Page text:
Gardening In Early Winter – The onset of winter inevitably means fewer jobs to do in the garden, but it is a good idea to get outdoors whenever is favorable. There is always tidying-up to be done, and jobs like broken fences to be mended. It makes sense to get work like this finished before the more severe winter weather makes them less appealing. This is an especially good time to take a critical look at how you can improve your soil in time for the next growing season.
Heavy clay soil needs breaking up with horticultural sand and grit and mushroom compost. Fork it in, and smash down thick lumps of soil with the back of a spade, breaking them into pieces.
Conversely, poor, thin soil, especially over chalk, will need improving with well-rotted manure. This is demanding work, best done whenever you have time in winter.
For your flower garden, early winter garden tasks include: testing your soil, keeping weeding when shoots appear, checking bulbs, corms and tubers in store, disposing of garden refuse by burning or composting where possible, planting bare-root and balled trees and shrubs, protecting vulnerable plants that will remain in the garden, taking hardwood shrub cuttings, planting hedges, installing a pond heater if you live in a cold area where thick ice is a problem, removing leaves that have fallen on rock plants and protecting flowers of winter plants that might be spoilt by the weather, and of course, provide food for birds in your winter garden.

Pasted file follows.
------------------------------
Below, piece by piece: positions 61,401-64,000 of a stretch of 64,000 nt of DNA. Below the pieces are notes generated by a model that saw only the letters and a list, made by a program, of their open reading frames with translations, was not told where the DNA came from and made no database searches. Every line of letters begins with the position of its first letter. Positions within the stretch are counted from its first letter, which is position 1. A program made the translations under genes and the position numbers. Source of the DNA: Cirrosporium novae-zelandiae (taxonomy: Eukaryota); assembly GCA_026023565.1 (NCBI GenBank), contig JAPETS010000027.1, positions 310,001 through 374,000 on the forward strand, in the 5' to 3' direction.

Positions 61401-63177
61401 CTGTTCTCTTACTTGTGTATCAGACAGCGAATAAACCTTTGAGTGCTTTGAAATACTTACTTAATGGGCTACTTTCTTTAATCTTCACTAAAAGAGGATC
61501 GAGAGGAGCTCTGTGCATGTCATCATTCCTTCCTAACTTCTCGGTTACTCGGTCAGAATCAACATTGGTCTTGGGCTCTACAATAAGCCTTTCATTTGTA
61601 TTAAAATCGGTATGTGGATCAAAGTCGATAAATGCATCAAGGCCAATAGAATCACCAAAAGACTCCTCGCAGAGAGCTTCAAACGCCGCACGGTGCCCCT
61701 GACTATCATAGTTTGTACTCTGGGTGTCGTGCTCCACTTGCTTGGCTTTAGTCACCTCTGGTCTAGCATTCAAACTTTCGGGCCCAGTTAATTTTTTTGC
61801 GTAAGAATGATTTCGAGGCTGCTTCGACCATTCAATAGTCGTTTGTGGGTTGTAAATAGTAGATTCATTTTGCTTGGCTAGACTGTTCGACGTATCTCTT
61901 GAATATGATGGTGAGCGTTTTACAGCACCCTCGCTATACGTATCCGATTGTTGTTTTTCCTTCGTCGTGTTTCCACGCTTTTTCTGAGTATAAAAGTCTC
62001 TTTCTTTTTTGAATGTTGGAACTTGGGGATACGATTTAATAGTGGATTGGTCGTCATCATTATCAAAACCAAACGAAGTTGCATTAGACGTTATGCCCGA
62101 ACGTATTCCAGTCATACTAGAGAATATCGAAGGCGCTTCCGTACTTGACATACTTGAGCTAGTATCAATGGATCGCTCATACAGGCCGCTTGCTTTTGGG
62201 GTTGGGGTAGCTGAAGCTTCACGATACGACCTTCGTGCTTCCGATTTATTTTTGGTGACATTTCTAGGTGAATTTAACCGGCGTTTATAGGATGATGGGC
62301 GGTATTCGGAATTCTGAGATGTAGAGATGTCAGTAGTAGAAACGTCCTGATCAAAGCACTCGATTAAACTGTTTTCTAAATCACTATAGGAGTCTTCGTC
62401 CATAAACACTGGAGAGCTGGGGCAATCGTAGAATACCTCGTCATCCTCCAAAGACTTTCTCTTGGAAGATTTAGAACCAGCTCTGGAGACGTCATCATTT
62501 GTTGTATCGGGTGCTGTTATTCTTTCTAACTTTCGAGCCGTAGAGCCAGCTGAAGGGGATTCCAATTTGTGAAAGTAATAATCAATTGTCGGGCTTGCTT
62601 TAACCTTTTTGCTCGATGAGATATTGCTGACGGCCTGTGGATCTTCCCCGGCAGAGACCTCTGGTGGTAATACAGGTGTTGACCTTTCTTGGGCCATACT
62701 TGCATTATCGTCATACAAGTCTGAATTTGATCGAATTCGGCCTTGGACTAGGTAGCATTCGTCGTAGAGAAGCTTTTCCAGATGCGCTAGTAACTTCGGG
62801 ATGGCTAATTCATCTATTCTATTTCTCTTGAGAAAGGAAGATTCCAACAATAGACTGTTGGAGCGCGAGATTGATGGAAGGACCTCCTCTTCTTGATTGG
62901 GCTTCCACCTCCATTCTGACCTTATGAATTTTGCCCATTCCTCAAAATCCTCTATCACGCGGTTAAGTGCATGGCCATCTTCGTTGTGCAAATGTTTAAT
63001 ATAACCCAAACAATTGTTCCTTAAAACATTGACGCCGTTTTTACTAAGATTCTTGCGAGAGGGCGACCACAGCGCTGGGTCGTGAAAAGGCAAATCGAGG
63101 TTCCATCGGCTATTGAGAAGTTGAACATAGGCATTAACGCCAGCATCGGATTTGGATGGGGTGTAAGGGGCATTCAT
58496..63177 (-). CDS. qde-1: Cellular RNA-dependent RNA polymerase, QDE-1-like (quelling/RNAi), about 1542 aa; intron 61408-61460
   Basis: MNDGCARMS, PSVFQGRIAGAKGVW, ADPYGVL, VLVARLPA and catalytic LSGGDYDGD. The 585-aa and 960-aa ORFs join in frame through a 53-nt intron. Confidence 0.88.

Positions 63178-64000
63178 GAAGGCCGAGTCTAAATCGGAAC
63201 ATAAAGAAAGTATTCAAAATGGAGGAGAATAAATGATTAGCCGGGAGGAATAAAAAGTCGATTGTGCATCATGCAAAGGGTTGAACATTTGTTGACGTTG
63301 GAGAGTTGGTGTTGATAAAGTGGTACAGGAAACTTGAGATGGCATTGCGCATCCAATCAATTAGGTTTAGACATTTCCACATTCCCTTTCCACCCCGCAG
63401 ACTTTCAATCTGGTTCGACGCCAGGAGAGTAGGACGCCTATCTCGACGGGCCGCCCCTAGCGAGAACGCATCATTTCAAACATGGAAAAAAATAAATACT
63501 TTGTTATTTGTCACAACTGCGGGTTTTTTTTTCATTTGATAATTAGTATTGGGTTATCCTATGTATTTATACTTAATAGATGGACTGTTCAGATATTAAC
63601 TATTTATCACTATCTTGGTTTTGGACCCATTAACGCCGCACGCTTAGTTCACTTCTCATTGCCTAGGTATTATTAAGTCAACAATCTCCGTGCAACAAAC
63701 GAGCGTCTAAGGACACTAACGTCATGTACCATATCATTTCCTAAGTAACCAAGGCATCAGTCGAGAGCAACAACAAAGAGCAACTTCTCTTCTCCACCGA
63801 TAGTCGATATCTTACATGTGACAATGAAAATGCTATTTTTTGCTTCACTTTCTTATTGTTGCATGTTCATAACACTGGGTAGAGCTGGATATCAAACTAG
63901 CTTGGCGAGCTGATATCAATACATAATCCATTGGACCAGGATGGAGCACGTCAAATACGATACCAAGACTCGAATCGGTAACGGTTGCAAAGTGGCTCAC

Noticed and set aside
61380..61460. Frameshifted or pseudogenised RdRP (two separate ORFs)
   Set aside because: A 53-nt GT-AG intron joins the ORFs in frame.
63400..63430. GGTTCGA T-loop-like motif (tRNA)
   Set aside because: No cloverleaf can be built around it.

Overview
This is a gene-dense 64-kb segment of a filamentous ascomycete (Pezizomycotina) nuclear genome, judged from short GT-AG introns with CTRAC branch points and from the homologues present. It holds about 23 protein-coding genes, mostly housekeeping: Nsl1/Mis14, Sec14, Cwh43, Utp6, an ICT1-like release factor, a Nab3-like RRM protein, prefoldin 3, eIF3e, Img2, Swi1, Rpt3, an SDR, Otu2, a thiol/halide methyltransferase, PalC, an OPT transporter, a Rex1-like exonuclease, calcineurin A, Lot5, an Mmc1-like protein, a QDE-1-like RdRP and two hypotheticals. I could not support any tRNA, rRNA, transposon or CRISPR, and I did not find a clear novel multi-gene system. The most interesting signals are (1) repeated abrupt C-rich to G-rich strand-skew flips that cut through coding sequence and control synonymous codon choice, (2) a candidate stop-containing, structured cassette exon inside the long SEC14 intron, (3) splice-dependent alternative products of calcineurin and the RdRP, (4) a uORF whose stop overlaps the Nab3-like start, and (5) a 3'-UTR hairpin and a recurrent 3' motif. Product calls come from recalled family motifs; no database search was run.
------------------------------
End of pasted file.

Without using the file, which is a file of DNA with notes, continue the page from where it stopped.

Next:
In the greenhouse and conservatory once a week check all plants and pick off any dead or dying leaves before they start to rot. Ventilate your greenhouse on warm days, especially if the greenhouse is well insulated – poor air circulation can encourage diseases. Except for winter-flowering plants that are still in strong, active growth, gradually give plants less water. most will then tolerate low temperatures better and diseases should be less of a problem. Buy new pots to replace any that were broken last summer.